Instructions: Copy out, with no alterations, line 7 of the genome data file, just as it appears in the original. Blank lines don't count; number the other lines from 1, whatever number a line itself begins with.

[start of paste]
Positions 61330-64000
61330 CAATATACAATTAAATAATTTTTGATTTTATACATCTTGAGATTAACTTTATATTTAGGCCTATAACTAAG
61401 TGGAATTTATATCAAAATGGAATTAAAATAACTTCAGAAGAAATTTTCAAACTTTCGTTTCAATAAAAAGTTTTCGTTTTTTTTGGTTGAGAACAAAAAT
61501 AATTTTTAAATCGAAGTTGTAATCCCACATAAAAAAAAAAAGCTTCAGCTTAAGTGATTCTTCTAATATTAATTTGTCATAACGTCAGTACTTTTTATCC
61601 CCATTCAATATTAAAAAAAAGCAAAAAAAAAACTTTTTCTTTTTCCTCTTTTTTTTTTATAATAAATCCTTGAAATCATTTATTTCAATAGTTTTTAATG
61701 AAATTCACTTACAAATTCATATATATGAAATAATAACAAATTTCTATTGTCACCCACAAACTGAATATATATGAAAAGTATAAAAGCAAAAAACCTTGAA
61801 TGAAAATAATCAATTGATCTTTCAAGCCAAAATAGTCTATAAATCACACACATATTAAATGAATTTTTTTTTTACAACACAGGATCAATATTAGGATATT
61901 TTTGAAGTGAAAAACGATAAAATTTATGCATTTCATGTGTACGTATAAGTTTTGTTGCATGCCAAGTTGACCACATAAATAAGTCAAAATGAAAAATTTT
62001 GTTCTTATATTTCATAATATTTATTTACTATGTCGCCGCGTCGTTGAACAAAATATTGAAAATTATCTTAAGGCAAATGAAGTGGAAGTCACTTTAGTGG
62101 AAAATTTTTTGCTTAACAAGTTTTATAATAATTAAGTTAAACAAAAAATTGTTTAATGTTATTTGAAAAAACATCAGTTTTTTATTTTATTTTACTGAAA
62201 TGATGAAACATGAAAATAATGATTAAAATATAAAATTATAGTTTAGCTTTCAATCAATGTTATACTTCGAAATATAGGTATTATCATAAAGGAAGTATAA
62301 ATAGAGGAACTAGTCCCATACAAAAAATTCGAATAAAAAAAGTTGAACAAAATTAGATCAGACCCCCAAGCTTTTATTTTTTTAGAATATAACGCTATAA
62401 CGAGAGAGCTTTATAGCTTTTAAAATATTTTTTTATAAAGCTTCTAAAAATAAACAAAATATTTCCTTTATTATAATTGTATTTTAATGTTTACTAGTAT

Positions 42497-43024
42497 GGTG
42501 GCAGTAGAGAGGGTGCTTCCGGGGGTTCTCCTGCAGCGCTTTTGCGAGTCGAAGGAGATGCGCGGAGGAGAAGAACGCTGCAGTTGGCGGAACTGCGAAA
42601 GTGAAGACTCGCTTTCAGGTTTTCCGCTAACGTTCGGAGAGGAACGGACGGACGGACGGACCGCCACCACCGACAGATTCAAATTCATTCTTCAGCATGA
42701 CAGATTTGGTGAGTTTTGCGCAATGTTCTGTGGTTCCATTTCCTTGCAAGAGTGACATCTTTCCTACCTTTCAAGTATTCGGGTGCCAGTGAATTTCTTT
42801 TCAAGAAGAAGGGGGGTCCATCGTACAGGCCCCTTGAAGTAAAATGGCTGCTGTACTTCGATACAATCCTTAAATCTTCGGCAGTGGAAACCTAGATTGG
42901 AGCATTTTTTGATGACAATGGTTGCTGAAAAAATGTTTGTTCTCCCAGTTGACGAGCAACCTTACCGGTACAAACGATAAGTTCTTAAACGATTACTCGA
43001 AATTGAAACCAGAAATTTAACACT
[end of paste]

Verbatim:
61801 TGAAAATAATCAATTGATCTTTCAAGCCAAAATAGTCTATAAATCACACACATATTAAATGAATTTTTTTTTTACAACACAGGATCAATATTAGGATATT